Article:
Body of missing woman found in Belgium grave 17 years after disappearance
Advances in DNA identification techniques led to the identification of a body found in 2001 in Belgium. The body of Corrie van der Valk was buried in Philippeville, Belgium that same year. The 58-year-old woman was struck by a train near Namur, Belgium, and caused extensive damage as to make identification impossible at the time.
The Van der Valk family was notified of the discovery on Thursday. One of her relatives told the AD, "We are sad, but also relieved that there is now clarity after so many years."
She was the mother of six children, and married to Nico van der Valk, part of the family known for their hotels around the Netherlands. She worked as a receptionist at the family's Hotel Nuland outside of Den Bosch, and lived about 20 kilometers east of there in Nederasselt. She was last seen on January 7, 2001, after having coffee with her husband.
Despite her leaving without a trace, she was not reported as missing until three weeks later as she had disappeared for long stretches of time before. At one point it was even rumored that she joined a cult in India. Nevertheless, her husband was arrested by Dutch police in the case on March 22, and was released on April 12 due to a lack of evidence.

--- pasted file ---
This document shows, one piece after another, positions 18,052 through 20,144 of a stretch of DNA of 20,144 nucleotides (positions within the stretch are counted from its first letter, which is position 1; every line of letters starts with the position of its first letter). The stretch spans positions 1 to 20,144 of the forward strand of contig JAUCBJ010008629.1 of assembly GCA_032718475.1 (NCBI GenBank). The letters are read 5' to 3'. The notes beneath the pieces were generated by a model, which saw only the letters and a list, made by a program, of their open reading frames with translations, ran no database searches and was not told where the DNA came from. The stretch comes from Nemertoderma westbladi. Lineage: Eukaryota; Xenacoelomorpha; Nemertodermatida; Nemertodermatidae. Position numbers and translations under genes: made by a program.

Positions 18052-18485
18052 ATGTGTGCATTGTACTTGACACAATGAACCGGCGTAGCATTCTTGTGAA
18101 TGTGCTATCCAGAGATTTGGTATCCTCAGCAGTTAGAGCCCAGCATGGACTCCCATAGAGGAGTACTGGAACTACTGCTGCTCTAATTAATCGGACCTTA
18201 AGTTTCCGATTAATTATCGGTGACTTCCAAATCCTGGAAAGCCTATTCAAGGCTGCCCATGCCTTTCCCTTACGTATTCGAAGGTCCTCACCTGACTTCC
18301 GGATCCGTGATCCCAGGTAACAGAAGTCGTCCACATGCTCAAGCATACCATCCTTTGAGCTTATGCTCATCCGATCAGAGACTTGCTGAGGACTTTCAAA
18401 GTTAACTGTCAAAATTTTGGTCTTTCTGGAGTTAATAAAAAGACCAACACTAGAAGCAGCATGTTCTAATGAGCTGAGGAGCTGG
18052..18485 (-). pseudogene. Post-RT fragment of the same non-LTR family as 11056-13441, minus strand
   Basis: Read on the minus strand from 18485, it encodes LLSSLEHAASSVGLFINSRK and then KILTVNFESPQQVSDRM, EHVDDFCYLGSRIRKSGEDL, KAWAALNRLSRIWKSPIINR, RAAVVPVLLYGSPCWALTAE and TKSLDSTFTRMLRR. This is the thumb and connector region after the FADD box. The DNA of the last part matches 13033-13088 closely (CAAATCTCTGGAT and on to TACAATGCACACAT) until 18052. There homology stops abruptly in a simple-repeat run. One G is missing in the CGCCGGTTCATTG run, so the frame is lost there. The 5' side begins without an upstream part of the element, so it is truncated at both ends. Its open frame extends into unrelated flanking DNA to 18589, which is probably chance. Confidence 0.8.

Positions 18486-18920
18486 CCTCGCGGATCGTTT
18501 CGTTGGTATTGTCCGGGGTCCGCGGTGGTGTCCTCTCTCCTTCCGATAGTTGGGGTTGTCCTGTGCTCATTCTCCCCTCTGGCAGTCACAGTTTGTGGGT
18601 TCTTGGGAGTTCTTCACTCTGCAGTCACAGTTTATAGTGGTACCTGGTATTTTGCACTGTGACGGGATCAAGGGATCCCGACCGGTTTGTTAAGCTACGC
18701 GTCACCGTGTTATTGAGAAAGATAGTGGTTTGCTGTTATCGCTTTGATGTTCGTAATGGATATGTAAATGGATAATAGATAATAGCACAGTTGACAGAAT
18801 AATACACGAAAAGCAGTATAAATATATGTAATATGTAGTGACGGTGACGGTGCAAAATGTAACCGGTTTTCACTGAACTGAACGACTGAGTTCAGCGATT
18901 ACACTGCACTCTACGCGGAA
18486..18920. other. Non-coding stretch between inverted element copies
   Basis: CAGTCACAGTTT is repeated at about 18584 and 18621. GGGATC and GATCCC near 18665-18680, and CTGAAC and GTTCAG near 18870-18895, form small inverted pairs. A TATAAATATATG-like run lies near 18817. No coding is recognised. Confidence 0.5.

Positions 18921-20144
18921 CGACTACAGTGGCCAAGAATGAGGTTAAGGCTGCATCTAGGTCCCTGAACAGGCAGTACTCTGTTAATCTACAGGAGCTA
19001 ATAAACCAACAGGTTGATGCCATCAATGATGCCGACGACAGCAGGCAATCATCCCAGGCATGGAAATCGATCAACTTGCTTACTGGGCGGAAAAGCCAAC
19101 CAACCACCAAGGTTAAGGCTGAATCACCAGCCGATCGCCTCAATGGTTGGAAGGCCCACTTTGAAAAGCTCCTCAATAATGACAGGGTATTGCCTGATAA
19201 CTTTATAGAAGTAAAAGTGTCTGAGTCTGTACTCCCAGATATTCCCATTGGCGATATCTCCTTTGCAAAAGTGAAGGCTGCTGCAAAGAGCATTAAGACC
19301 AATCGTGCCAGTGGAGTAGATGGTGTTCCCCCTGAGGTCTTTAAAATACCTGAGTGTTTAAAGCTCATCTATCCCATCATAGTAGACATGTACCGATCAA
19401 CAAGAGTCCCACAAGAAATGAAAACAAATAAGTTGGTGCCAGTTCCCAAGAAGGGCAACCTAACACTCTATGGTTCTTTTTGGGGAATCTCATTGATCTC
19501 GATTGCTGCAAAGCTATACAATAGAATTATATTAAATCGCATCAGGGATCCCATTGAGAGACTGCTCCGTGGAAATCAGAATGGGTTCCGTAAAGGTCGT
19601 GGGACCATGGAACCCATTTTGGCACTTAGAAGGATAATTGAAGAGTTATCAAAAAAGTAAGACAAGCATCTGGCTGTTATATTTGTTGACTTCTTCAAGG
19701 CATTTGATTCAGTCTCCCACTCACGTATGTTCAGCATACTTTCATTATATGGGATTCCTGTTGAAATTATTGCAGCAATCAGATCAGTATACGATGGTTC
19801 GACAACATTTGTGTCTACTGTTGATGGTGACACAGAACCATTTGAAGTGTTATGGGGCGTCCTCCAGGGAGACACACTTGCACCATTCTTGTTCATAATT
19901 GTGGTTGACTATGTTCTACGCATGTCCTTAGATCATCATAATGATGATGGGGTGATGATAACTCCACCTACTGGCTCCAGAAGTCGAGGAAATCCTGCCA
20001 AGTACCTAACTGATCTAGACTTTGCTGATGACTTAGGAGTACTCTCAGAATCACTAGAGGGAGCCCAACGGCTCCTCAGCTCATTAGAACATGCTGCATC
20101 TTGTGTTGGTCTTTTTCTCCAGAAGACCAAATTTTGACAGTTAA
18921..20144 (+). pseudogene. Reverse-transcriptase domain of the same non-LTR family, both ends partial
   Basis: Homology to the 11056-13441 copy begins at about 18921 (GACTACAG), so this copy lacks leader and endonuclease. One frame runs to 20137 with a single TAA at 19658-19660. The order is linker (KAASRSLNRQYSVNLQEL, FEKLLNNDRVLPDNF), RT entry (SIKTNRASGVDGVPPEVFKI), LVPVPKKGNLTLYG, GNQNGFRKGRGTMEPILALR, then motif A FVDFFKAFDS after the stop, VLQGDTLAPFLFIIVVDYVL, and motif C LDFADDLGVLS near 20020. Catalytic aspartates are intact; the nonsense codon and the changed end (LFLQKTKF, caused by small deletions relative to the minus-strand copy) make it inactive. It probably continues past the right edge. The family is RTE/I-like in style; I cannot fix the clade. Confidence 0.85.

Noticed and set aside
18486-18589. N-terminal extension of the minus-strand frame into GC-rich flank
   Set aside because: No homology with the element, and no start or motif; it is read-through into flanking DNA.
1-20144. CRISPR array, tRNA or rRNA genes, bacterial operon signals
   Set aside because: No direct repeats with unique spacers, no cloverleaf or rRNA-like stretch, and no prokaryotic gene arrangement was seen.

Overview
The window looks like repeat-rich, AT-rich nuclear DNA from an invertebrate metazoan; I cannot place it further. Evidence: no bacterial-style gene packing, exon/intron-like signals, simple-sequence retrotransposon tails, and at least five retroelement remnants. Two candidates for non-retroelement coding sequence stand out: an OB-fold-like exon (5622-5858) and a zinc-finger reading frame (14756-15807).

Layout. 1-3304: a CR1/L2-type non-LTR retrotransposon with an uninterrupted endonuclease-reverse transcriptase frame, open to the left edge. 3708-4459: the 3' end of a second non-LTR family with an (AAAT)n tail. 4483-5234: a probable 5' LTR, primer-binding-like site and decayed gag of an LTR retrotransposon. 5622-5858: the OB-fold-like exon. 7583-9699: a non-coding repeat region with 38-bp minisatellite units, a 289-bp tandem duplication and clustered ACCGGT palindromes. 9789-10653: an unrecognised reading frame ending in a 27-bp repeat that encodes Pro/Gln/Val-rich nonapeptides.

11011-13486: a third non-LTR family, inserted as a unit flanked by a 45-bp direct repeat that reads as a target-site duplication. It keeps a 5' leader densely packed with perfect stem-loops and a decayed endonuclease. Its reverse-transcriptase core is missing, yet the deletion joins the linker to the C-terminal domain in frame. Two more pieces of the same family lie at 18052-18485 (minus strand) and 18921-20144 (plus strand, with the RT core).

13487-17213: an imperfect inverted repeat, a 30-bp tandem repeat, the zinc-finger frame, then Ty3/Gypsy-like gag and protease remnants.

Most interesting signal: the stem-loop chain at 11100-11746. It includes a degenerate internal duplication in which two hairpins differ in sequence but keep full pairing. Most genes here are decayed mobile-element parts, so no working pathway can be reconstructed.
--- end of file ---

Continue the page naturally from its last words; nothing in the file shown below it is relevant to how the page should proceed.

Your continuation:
Nico van der Valk professed his innocence at the time, and he was ultimately cleared as a suspect two years later. Around that time, Dutch police closed the investigation as the case went cold.
His arrest still had an impact on the family years later. "Because we are convinced that he has had nothing to do with the disappearance of my mother. It still affects my father," said Sandra van der Valk, the couple's daughter, during a 2008 interview on TV show Vermist.
She said she did not believe that her mother joined a cult, got extensive facial reconstructive surgery to hide her identity, and fled her family to find happiness elsewhere. "It seems almost impossible that she would just abandon her children and parents."
Nevertheless, a family spokesman at the time suggested that Corrie van der Valk was a strong individualist not known for having a deep connection to her husband and their children.
Southeast of Brussels, Namur is over 215 kilometers away from Nederasselt. The investigating authorities in Namur did not consider Van der Valk's death to be a violent crime. It is not known if the incident was accidental or a suicide.